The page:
BOSTON (WWLP) – Large non-profits may soon have to make community payments. But several human service organizations say this state proposal would cause them to cut vital programs in your community.
Non-profits are everywhere in your community, churches, colleges, hospitals and groups like the YMCA. Lawmakers have a proposal that would make non-profits make payments to cities and town, despite many of them being exempt from property taxes.
Several non-profits, like the YMCA, are fighting against the proposal, saying it would take away program funding for the at-risk youth and low-income families they serve.
“We would not have the ability to raise additional revenue, that means that we would have to cut certain programs,” said Michael Sullivan of Alliance of Massachusetts YMCAs.
Under State Representative Stephen Kulik’s proposal, backed by the Massachusetts Municipal Association, cities and towns can require organizations to pay 25 percent of what they would pay in property taxes if they were not exempt.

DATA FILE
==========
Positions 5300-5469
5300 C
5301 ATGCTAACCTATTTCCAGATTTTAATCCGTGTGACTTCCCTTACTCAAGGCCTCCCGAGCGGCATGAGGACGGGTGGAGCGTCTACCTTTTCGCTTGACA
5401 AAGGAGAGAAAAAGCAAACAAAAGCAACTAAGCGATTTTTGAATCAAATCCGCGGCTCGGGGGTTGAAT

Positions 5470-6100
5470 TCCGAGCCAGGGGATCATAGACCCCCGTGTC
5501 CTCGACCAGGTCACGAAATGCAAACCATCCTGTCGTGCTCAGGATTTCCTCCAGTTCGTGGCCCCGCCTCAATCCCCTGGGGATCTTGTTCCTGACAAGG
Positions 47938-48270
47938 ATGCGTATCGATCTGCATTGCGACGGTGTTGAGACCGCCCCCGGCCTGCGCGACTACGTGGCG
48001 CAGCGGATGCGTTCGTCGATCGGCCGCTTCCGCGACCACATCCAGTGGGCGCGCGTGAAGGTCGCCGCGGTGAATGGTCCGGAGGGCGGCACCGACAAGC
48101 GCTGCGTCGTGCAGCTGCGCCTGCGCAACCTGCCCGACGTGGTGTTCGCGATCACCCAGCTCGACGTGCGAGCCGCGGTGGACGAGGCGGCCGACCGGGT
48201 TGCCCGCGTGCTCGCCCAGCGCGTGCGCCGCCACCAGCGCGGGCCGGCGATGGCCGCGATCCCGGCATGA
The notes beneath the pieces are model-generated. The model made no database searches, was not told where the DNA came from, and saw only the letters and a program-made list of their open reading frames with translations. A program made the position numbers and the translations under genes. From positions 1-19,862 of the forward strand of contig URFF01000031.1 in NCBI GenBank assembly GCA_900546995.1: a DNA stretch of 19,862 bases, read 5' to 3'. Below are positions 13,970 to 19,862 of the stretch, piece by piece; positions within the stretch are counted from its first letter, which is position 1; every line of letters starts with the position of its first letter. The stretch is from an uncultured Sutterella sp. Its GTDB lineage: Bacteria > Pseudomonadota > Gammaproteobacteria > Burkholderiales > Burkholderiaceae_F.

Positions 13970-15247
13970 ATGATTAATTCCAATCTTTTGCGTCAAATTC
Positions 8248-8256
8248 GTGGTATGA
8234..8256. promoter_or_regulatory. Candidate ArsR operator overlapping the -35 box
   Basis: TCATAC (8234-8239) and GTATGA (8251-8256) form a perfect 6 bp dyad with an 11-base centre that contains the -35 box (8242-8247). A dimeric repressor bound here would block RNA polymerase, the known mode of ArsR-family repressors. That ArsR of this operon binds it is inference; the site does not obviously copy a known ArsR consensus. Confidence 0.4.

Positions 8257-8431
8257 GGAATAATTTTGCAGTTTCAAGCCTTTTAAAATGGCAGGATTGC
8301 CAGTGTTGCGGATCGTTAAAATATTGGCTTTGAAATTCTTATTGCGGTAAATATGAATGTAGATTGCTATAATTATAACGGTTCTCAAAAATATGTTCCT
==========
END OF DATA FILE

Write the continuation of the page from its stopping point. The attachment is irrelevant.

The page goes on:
“These taxes would divert money that’s coming for services and go towards municipal coffers. We feel it’s unfair. We understand municipalities are struggling, but so are we,” President and CEO of the Providers’ Council Michael Weeks told 22News.
Although the bill doesn’t specify what kind of non-profits would have to make payments, Kulik, (D) Worthington, told 22News the proposal isn’t aimed at small non-profits, like human service organizations.
“What we’re looking at are the big, multi-million dollar or billion dollar institutions like our large hospitals or universities that may have large endowments, large payrolls and may be able to afford to kick something back to the community,” Kulik told 22News.
The bill is currently under review by the state’s Revenue Committee.